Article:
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The Warsaw Voice » Law » June 29, 2012
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European Professional Card
June 29, 2012   
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In a bid to increase employee mobility in Europe, Brussels is planning a new directive regulating the way countries assess job qualifications obtained in other member states.

The planned directive will apply to a number of so-called regulated professions. In each member state, such professions will be divided into five categories, depending on the level of qualifications an employee needs to do a certain type of work. Jobs that need only a vocational level of education are classified as level one, while level five signifies professions in which a master’s degree is required.

The new directive proposes introducing a European Professional Card, which an employee’s country of origin will issue, attesting to his or her professional qualifications. Up to now, qualifications and job experience obtained in one EU member state have had to be checked by the authorities of the country in which a foreign employee wants to work. As a result, citizens from other EU states need to have their diplomas and certificates translated. The new directive also introduces common education standards. The new rules aim to make it easier for member states with high educational standards to place their trust in school and training certificates issued abroad.


Clamping Down on Tax Evasion
Polish President Bronisław Komorowski has signed into law agreements ratified with Jersey and Guernsey which introduce the exchange of tax information between Poland and the two Channel Islands, which are British crown dependencies.

According to the Finance Ministry, the agreements will help combat tax evasion, especially among Polish ship and aircraft operators, which have been increasingly keen of late to register their businesses on the islands.

Under the agreement with Jersey, a company’s revenues will be subject to taxation in the country where its management board is located. This means that if a firm’s management board is based in Poland while the company is registered in Jersey, it will pay taxes in Poland. Additionally, the Guernsey agreement imposes a dwellings profits tax on proceeds from sales of real estate.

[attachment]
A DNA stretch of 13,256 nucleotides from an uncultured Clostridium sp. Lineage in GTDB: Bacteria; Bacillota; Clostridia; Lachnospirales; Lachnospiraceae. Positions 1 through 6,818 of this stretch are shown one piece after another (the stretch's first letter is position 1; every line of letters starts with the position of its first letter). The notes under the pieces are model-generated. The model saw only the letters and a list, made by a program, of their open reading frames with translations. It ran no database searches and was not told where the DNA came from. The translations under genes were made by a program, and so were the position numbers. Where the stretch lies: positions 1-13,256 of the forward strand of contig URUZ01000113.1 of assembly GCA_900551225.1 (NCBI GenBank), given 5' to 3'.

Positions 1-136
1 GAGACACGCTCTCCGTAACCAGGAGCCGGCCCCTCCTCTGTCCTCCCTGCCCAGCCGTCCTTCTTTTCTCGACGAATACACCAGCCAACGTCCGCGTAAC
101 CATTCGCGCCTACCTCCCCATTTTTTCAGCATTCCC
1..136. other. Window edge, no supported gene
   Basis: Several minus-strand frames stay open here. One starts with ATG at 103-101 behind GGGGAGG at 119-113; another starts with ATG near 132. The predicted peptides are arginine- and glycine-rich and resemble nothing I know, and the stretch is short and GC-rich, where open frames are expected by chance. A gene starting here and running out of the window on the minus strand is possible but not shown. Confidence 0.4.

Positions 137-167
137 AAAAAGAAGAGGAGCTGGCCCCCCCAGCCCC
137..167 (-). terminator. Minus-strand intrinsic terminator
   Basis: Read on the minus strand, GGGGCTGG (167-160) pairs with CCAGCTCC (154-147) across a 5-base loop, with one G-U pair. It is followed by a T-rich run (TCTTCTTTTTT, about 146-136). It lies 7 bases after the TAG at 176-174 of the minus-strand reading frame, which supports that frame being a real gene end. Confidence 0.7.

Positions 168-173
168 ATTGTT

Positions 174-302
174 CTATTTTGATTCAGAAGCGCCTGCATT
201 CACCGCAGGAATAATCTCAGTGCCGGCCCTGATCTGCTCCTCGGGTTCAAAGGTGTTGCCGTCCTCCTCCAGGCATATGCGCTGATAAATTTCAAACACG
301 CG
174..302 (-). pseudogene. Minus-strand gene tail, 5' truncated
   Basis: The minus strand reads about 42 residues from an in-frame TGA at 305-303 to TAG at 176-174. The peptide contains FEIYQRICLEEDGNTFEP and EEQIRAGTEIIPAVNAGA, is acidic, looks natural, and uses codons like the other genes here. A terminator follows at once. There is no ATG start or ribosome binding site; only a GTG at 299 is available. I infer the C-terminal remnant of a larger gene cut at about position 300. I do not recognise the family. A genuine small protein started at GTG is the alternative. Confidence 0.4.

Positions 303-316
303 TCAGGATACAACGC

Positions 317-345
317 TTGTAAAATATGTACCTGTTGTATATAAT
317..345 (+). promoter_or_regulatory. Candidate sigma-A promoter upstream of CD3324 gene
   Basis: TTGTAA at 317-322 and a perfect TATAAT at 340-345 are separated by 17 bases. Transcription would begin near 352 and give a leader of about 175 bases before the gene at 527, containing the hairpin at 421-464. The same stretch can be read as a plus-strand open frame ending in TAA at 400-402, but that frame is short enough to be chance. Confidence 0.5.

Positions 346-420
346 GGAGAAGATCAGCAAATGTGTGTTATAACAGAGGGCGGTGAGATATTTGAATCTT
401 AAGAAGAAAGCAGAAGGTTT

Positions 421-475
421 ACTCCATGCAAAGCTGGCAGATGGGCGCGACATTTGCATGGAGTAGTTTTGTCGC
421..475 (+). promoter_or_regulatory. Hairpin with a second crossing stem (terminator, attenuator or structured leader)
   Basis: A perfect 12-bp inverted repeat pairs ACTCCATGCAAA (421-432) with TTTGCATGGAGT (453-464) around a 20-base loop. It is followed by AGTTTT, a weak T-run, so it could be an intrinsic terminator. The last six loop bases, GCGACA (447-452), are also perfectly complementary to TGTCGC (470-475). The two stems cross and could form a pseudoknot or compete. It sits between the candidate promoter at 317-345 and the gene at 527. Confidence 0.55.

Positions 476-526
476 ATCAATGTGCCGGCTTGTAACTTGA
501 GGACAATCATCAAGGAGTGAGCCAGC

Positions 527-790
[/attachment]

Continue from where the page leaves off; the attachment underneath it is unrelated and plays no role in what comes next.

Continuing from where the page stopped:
Poland Presses for Equal Payments
Poland is pressing for equal direct payments for farmers in all EU member states under the bloc’s Common Agricultural Policy (CAP).

At present, farmers in “old” EU countries are paid more and politicians in these countries have opposed calls for a change in the rules. Debate is expected to continue until the second half of 2013.

Work on reforming the way in which money is distributed under the CAP began in 2008. The most controversial issue is the existing system for payment distribution based on historical agricultural output values for individual member states. Under this system, farmers in Germany, France, Denmark, the Netherlands, Greece and other old member states are eligible for higher direct payments than farmers in new member states.


Cooperative Banks Want Reform Delayed
Polish cooperative banks, supported by the Finance Ministry, are pressing for a three-year transition period for Poland in introducing a European Union directive on capital and liquidity requirements for banks. The directive is due to come into force Jan. 1, 2013 and will affect cooperative banks.

Most cooperative banks in Poland are small and insist they will have a hard time complying with the new, stricter requirements.

Meanwhile, banking sector analysts say that the new EU requirements will force smaller banks to merge—something the Polish Financial Supervision Authority supports.

Work is under way on new regulations related to cooperative banks in Poland. Consultations on the proposed legislation are likely to continue until the end of the year. It is expected that, with the new regulations, the market share of cooperative banks in Poland will rise to over 10 percent, from 6-8 percent at the moment.

At present there are 572 cooperative banks across the country, with a combined 4,500 outlets and 32,000 staff.

No More Postal Monopoly
The monopoly of the Poczta Polska postal service on the delivery of letters and packages weighing up to 50 grams will be lifted Jan. 1 to bring Polish regulations in line with the EU’s market liberalization requirements.

Work on introducing the new rules is nearing completion and they will soon be submitted to parliament for approval, according to Magdalena Gaj, head of the Office of Electronic Communications.

Poland’s postal services market is worth an estimated at zl.7 billion. Its individual segments have gradually opened to competition.

The market for light mail will be shrinking steadily, experts say, as many companies, including banks, telecommunications operators and utility providers, are gradually switching from paper to electronic billing.

However, Poczta Polska will retain some of its market privileges. It will still have the exclusive right to deliver pensions for retired people and handle official documents such as tax returns where the date of mailing is important. This market is worth several hundred million zlotys, experts say.
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